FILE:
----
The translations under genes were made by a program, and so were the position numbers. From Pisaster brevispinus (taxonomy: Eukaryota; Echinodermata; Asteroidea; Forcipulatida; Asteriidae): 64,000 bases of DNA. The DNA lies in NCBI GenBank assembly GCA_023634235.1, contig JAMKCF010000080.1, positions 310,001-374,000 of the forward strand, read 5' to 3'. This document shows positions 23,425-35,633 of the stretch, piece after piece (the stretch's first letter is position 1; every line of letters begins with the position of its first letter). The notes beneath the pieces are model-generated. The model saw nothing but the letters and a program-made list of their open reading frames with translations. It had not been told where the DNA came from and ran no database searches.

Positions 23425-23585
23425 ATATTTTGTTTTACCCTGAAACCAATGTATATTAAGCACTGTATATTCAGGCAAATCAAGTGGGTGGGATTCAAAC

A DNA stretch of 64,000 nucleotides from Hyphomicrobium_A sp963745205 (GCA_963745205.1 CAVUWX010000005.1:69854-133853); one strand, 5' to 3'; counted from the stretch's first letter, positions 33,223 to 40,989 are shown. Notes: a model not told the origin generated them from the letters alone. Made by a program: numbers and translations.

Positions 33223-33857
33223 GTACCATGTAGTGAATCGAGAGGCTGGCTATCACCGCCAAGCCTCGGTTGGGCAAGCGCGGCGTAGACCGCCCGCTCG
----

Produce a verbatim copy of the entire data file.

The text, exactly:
The translations under genes were made by a program, and so were the position numbers. From Pisaster brevispinus (taxonomy: Eukaryota; Echinodermata; Asteroidea; Forcipulatida; Asteriidae): 64,000 bases of DNA. The DNA lies in NCBI GenBank assembly GCA_023634235.1, contig JAMKCF010000080.1, positions 310,001-374,000 of the forward strand, read 5' to 3'. This document shows positions 23,425-35,633 of the stretch, piece after piece (the stretch's first letter is position 1; every line of letters begins with the position of its first letter). The notes beneath the pieces are model-generated. The model saw nothing but the letters and a program-made list of their open reading frames with translations. It had not been told where the DNA came from and ran no database searches.

Positions 23425-23585
23425 ATATTTTGTTTTACCCTGAAACCAATGTATATTAAGCACTGTATATTCAGGCAAATCAAGTGGGTGGGATTCAAAC

A DNA stretch of 64,000 nucleotides from Hyphomicrobium_A sp963745205 (GCA_963745205.1 CAVUWX010000005.1:69854-133853); one strand, 5' to 3'; counted from the stretch's first letter, positions 33,223 to 40,989 are shown. Notes: a model not told the origin generated them from the letters alone. Made by a program: numbers and translations.

Positions 33223-33857
33223 GTACCATGTAGTGAATCGAGAGGCTGGCTATCACCGCCAAGCCTCGGTTGGGCAAGCGCGGCGTAGACCGCCCGCTCG